• There is yet the future, the day when sin will be totally removed and, therefore all its fruits from the earth. Thus the healing anticipates the cross, and the cross anticipates the ultimate aim of the new heavens and new earth where the curse and affects of sin are forever removed and there is no more tears, sadness, death, or the like (Rev. 21-22).
    • The Messianic kingdom was and will be a time of peace, the banishment of all disease, a rejuvenated earth in which there is a return to Eden like conditions in part in the MK (Is. 65:19-25 - which cannot be the eternal state because their is no death; but ultimately in the eternal state [1 Cor. 15; Rev. 21]). 

B) Believer’s Healing is yet future, not in the present. 

  • Now some believe that this proves that their is healing in Jesus and that he atonement secured the physical health of all those who are in Christ, but this grossly misunderstands the nature of the kingdom and the intent of Isaiah 53:4.
  • The atonement does, in an ultimate sense, secure for all believers the full healing and health of the physical body, but that will not be realized until the future resurrection. The kingdom has been inaugurated, but it is not yet here. Jesus is still a returning King. We are still praying: “Your kingdom come”
  • It is impossible to make all this a promise for the present reality. There are many things Jesus purchased for His people int eh atonement that are yet future in their fulfillment:
    • Jesus conquered death in the atonement (1 Cor. 15:54-57; Heb. 2:14), but we all still die; believers and unbelievers. 
    • Jesus conquered the power of sin, but Christians still sin (Rom 7:14)
    • Jesus conquered pain, sorrow, and sickness, yet His people still experience all these things.

“The healing’s anticipate the passion in that they begin to roll back the effects of the sins for which Jesus came to die.” 

    • We will experience all these things, they belong to us who are in Christ, but now we have them by faith, by promise. One day we will have them by sight even as with our Lord Jesus Christ.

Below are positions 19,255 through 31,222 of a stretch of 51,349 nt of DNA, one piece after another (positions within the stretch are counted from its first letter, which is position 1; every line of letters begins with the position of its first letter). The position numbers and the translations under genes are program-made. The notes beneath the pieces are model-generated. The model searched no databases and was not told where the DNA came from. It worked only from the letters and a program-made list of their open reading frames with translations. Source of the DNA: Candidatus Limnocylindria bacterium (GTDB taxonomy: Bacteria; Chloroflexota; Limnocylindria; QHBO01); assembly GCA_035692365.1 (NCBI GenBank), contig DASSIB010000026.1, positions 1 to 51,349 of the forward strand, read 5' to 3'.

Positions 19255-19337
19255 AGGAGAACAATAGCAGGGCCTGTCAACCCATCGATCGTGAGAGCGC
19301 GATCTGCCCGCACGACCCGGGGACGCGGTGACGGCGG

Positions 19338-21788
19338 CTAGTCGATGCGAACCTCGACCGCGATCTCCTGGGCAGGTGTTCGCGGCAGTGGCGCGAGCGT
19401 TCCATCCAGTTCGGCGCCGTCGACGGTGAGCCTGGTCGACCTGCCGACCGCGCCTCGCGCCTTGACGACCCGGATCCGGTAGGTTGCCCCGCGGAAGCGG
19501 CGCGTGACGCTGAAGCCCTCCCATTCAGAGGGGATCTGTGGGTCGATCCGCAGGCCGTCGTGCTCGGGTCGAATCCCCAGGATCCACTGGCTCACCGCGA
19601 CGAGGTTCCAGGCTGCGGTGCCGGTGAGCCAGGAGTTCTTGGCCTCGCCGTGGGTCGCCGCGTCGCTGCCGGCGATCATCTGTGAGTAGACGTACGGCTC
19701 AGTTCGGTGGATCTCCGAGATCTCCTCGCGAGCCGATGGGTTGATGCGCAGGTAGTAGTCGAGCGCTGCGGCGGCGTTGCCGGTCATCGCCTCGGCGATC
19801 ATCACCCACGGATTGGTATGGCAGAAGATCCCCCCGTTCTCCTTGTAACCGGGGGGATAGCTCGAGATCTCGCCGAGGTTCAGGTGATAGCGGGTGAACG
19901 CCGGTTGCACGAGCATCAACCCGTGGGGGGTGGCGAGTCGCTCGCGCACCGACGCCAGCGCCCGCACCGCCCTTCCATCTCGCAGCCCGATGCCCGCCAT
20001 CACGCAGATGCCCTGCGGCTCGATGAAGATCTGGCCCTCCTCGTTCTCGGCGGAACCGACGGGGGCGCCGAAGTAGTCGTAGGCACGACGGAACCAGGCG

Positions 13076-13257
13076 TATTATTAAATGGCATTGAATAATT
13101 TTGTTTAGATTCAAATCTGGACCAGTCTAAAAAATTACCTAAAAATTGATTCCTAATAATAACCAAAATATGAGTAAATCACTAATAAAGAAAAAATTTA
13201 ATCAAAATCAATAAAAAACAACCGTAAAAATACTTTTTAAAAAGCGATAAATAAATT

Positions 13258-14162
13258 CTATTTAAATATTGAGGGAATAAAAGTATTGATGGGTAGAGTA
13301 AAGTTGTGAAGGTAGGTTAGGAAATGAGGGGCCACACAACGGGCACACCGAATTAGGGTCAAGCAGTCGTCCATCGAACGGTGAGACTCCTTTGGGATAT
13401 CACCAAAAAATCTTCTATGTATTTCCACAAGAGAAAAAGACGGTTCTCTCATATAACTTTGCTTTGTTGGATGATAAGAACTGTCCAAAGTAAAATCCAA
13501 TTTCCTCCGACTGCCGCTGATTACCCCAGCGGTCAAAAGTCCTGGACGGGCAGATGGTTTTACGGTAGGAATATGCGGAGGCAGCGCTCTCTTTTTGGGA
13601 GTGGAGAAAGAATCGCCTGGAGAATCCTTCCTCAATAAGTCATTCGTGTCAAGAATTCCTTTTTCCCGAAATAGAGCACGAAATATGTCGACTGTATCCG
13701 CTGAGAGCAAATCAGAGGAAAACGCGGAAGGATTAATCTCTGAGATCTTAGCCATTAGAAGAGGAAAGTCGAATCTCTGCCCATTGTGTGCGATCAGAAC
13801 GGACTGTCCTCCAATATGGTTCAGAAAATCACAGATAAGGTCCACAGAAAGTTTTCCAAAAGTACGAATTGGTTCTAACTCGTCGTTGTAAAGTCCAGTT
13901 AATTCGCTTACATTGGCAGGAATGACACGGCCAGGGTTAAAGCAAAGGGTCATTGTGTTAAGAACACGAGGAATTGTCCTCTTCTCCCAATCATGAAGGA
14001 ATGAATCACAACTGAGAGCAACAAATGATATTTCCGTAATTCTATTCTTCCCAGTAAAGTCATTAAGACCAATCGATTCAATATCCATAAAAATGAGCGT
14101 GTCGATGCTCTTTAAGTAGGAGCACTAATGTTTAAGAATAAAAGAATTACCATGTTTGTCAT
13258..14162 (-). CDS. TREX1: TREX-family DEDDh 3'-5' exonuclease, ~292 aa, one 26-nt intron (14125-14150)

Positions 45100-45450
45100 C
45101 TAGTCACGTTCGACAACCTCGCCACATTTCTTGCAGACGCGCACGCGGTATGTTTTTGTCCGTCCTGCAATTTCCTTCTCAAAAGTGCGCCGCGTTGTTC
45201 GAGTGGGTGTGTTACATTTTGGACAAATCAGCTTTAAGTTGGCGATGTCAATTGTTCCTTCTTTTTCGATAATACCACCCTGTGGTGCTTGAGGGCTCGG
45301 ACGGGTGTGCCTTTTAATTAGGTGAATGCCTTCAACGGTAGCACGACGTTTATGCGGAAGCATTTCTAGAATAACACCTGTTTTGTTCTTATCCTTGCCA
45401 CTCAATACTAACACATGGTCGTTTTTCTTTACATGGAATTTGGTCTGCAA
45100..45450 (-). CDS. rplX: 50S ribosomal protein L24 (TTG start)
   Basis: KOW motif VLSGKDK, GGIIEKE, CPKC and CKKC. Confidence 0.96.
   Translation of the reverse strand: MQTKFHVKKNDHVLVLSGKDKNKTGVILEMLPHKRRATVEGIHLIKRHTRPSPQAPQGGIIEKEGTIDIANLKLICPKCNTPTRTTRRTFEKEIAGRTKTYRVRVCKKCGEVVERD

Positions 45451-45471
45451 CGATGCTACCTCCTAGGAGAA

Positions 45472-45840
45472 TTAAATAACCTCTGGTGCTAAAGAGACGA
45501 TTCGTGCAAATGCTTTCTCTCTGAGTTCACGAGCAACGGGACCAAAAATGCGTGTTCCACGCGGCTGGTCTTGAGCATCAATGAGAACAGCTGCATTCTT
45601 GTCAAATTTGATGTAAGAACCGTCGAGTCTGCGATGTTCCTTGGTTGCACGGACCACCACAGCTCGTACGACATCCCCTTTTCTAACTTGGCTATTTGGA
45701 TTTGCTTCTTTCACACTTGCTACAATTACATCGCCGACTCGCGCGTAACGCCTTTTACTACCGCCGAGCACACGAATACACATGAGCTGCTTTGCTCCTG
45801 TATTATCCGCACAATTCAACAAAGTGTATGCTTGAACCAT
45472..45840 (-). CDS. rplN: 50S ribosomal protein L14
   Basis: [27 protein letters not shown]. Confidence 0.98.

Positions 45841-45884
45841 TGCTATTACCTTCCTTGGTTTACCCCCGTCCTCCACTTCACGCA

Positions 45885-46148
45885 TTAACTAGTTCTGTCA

• This life is full of pain, sickness, sadness - for a moment we get a dim glimpse of the time when that will all be taken removed forever. But sin is still present here in this life and so its consequences remain, for now, while we are here on earth - but the Christian’s hope is laid up in the future (2 Cor. 4; Col. 3:1-3; Heb. 11)
  • Does this mean God does not heal today? Of course not, it means that God does not guarantee healing in this life; sometimes He does; sometimes He has a greater purpose in the sickness - ultimately for the good of His children; and His glory. 
    • But the reality of the promise still awaits that future day after we depart from this world, see Him face to face, and one day receive our new resurrected bodies. 
  • Thus, the healing’s of Jesus and the atonement, both of which are dealt with in Is. 53 have a multi-level purpose: 
    • (1) Authenticate His Person & ministry (John 5)
    • (2) Give a foretaste of the Kingdom (Matt. 12 “If I cast out …”)
    • (3) Show the future fruit of His sin bearing death as Messiah.  

C) His Healing Power & Authority Requires all to make a decision

  • All of these miracles have been designed for one major purpose, to show that Jesus is the Messiah, He is the Lord who is the Savior. He has been building this case throughout. 
    • He is the One all will stand before as Judge, and yet as shown with the leper for all who come to Him, He is willing to help; to the Gentile centurion He is the Savior of all who place their faith in Him; to the Peter’s mother in law He is the compassionate Lord who graciously banishes sickness away from the fanfare of men. 
    • In all of this, He is the Suffering Servant who came to deal a death blow to death; to heal not just the affects of sin, but to destroy the root of sin which is man’s greatest enemy. The point of it all, then, is to point to the cross, 
  • And yet, in spite of all this, all the miracles, the demons cast out, to wisdom that could not be refuted, the life that overwhelmed. most of the people still rejected Him, even as today. This is a constant marvel. Why is it this way? 
    • Because despite the overwhelming evidence of His Person and power, men still love their sin more (John 3:19f). 
  • Men will always chose their sin above righteousness unless God graciously works within their heart. You must take ownership of your sin; see your guilt next to God’s holiness and what the law really requires. You must be willing to forsake all for Christ - which is where He will take us next week. Jesus stands before us as Lord, as Savior, as King. His kingdom has come and is coming. Both His judgement and His salvation are speeding our way.